In aikido, there is a saying:  "Before you can take another person's balance, you must first learn to control your own balance."  Ichiro is not out on the on-deck circle visualizing home runs.  He is making sure that he himself is well-organized, that his own responsibilities (within the sports moment) are taken care of.

It's the difference between "greed for success" -- skipping all the boring vegetables to get to dessert -- and being "in the moment."  As Bruce Lee said, "It's not about winning.  It's about perfection."

The first thing that slow-motion training does:  it gives you, for the first time in your life, an understanding of everything you are doing.  Then, and only then, can you repeat it at will, and modify it at will, and accomplish it at will under crisis.

First understand, then predict, then control.  First learn walk, then learn fly.  Nature rule, Daniel-san, not mine.

NEXT

Comments

1
Brent's picture

When I was first learning piano (six years old) my teacher was insistent that any piece be learned at the speed at which no mistakes were made, Didn't matter if it took an hour to play the minute waltz; do it with no errors. Only then could you increase the tempo, and only to the point at which no mistakes crept in. Let me tell you, as a six-year old with the attention span of a squirrel on uppers, I about lost my mind. But when I was ten, and took up trombone, that same slo-mo procedure made it much easier to learn the instrument. Slow repetition, until I got the muscle movements correct and knew just how far the slide needed to go to get the correct note without having to think about that aspect of playing the piece. I could concentrate on the music itself, not the mechanics of producing the individual notes. I'm still a rookie ball pianist. Maybe Low-A. But the issue is physical, not mental. Short, stubby fingers do not lend themselves to the task. On trombone, I was AAA, maybe even AAAA. The technique just flat-out works.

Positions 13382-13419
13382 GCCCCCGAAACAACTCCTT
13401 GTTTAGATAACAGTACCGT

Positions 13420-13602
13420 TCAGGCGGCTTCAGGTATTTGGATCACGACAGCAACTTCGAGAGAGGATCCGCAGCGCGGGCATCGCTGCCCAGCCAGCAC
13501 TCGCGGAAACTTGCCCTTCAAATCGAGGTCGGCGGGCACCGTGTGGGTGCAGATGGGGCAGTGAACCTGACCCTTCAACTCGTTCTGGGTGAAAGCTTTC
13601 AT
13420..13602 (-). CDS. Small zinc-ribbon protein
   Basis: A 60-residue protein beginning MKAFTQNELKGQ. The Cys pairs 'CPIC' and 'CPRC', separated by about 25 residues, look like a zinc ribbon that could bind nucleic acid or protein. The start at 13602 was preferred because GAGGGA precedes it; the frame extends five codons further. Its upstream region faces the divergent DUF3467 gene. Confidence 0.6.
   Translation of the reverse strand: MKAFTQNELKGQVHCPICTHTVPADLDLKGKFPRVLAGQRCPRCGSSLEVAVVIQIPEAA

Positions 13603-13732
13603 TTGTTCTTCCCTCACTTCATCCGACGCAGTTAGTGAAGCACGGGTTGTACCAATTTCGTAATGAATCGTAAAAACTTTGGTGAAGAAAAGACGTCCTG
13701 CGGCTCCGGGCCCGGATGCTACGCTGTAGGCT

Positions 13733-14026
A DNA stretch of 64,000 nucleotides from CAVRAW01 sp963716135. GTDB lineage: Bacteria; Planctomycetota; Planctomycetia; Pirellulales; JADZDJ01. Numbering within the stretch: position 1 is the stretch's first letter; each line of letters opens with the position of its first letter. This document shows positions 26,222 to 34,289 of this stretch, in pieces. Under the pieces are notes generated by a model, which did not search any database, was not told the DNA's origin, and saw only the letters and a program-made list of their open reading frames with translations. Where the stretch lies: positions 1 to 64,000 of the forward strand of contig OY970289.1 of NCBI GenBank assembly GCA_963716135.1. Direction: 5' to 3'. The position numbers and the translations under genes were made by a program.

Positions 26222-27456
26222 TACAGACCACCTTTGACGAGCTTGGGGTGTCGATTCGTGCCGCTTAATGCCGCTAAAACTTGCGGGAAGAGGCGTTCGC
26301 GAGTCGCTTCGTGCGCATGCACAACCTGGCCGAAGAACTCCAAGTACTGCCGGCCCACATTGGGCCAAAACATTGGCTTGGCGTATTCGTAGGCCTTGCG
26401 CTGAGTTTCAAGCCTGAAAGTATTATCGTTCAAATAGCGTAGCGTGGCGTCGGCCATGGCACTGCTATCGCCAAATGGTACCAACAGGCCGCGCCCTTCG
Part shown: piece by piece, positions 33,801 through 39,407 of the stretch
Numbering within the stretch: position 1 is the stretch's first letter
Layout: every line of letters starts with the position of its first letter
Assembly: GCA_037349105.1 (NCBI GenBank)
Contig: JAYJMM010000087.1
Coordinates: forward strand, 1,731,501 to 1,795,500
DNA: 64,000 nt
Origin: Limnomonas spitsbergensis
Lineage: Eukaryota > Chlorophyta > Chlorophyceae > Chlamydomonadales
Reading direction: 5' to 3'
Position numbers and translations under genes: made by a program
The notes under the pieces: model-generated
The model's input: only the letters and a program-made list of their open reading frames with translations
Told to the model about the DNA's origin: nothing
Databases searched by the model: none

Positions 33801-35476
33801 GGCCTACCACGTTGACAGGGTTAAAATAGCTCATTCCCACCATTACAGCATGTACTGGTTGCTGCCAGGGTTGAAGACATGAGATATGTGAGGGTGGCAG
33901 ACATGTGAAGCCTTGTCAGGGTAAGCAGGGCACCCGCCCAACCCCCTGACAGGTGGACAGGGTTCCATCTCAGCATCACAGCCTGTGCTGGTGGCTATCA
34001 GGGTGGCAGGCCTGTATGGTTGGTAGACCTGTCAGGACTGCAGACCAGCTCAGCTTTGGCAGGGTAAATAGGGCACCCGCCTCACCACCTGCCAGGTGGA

2

I wish I'd thought of that when I was playing.  What a pitch-perfect application.
Get it perfect, then speed up a bit, and a bit more, and a bit more...   Eddie Van Halen says he can still play all of Clapton's stuff note-for-note.

3
F.Nietzsche's picture

I had a thought today regarding Smoak and his current mental approach to his development. It may have finally dawned on him that his raw talent is not going to be enough to cut it.
Not trying to boast here, but to illustrate my point: Growing up I was always intellectually superior to most of my peers. Not genius, or even VERY intelligent, by in high school I got 4.0's and 1400 SAT scores without any significant effort. This created a sense in my mind that I was the smartest person I knew, and if I applied myself I could easily be the top of any class I was in, regardless of subject.
This continued while I was in the military, getting promoted quickly and winning awards even though I had no intention of staying in. It was easy.